Table of Contents

🤔 What is Loopring ?

Loopring is an open protocol for building high-performance decentralized exchanges.

Loopring operates as a public set of smart contracts responsible for trade and settlement, with an off-chain group of actors aggregating and communicating orders.

Although blockchains inherently provide trustless trading, there are problems with building exchanges purely on-chain. Specifically, processing speed, throughput, and computation costs.

Performing all exchange steps on-chain can be prohibitively expensive, or impossible to emulate centralized exchange speed and performance. For these reasons, Loopring has moved almost all data and computation off-chain but leverages zero-knowledge proofs to retain trust-minimized properties.

💡 What role does LRC token play ?

LRC is the native cryptocurrency of Loopring. It is used for:

  • Transaction fee: Users pay LRC tokens as transactions fees to perform trades on Loopring.
  • Staking:
    • Developers building and running DEX on Loopring have to stake min 250K LRC tokens. These tokens are slashed in case the DEX operators act dishonestly ie not submitting transaction data in a timely manner, not allowing users to withdraw their funds etc.
    • Exchanges can also stake additional tokens to reduce the maker/taker fees.
  • Governance: Loopring team has plans to hand over the governance of Loopring protocol and treasury to LRC holders in the future.

📝 Origin of Loopring

Loopring (LRC) was founded in 2017 by software engineer Daniel Wang.

After getting a Masters’s degree in Computer Science from Arizona State University, Daniel Wang worked as Lead Software Engineer at medical manufacturing company Boston Scientific before working at Google as Tech Lead and Senior Software Engineer.

The whitepaper of Loopring was launched on September 8, 2018.

The initial coin offering (ICO) for Loopring took place in August 2017 and raised $45 million. However, most of the funds raised were returned to ICO participants due to China’s tightening regulations. The rest was used for development of the protocol by the Loopring Foundation, a non-profit operating out of Shanghai.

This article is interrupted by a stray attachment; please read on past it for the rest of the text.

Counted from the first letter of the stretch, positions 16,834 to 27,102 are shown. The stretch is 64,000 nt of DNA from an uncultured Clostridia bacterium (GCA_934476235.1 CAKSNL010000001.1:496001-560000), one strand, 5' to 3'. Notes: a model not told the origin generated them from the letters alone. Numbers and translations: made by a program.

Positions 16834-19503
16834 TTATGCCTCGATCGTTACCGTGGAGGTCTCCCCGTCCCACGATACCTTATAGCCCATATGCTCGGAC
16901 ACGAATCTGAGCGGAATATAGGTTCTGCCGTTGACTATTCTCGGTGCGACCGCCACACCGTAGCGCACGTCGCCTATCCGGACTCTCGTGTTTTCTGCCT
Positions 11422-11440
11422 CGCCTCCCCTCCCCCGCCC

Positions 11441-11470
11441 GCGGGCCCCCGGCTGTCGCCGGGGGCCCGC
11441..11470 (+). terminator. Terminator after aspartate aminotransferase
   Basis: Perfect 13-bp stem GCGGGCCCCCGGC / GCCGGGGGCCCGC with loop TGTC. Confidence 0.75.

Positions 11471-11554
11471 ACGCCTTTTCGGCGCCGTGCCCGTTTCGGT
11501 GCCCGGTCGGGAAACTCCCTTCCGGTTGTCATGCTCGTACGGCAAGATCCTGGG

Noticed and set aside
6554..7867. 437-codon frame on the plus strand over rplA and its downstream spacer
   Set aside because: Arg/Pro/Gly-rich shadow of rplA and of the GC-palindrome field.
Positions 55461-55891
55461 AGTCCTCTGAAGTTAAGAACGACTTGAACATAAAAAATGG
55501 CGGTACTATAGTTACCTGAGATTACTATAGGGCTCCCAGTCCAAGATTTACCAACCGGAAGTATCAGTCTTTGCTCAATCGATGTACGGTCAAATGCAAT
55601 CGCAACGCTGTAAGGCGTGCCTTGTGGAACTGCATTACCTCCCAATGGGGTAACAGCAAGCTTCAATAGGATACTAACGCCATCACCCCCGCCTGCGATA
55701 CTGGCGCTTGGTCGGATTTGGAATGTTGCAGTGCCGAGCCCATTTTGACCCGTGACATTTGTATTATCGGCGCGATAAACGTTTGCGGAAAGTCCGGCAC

In December 2019, the protocol transitioned from Loopring 2.0 to Loopring 3.0, leading to an almost 1000x improvement in efficiency.

After struggling to find third parties to build DEXs on the protocol, Loopring released its own decentralized exchange in February 2020. The non-custodial Loopring Exchange is based on both order book and automated market maker (AMM) trading and also functions as a payment app.

👴🏻 Daniel Wang - Founder

The founder and current CEO of Loopring Foundation, which manages the development of Loopring protocol, is Daniel Wang, a software engineer and entrepreneur based in Shanghai, China.

Wang has a bachelor’s degree in computer science from the University of Science and Technology of China, as well as a master’s degree in the same field from Arizona State University.

Prior to starting work on Loopring, Wang has held multiple managerial and executive positions in major tech companies: he was a lead software engineer at the medical device manufacturer Boston Scientific, the senior director of engineering, search, recommendation and ads system at the Chinese e-commerce giant JD.com, as well as a tech lead and senior software engineer at Google.

Wang has also co-founded several companies: Yunrang (Beijing) Information Technology Ltd. and the cryptocurrency services firm Coinport Technology Ltd.

😌 What problems does it solve ?

  • Fragmented liquidity: Every exchange has its own stand-alone order book which is not shared with other competitor exchanges. Whereas, all DEXs built on Loopring share a common order book. This results in deep order book which can support large orders with little slippage and has lowest spreads.
  • Cheap, scalable and fast: Loopring uses ZKRollups that allows Loopring to execute thousands of trade for less than 1 cent.
  • No trusted third party:
    • Users do not have to trust Loopring team. The code is open source, anyone can see and verify how the code works.
    • Users are in control of the funds at all times they do not have to send funds to a centralized exchange for trading.
  • Government regulation: Most governments strictly regulate crypto exchanges as they are threat to the existing well-established players in the market. However, governments cannot regulate a decentralized exchange built on Loopring.

🤖How does it work ?

Ecosystem participants

The following ecosystem participants jointly provide all functionalities a centralized exchange has to offer:

  • Wallets:
    • A common wallet service or interface that gives users access to their tokens and a way to send orders to the Loopring network. Wallets will be incentivized to produce orders by sharing fees with ring-miners.
    • With the belief that the future of trading will take place within the safety of individual users’ wallets, connecting these liquidity pools through Loopring protocol is paramount.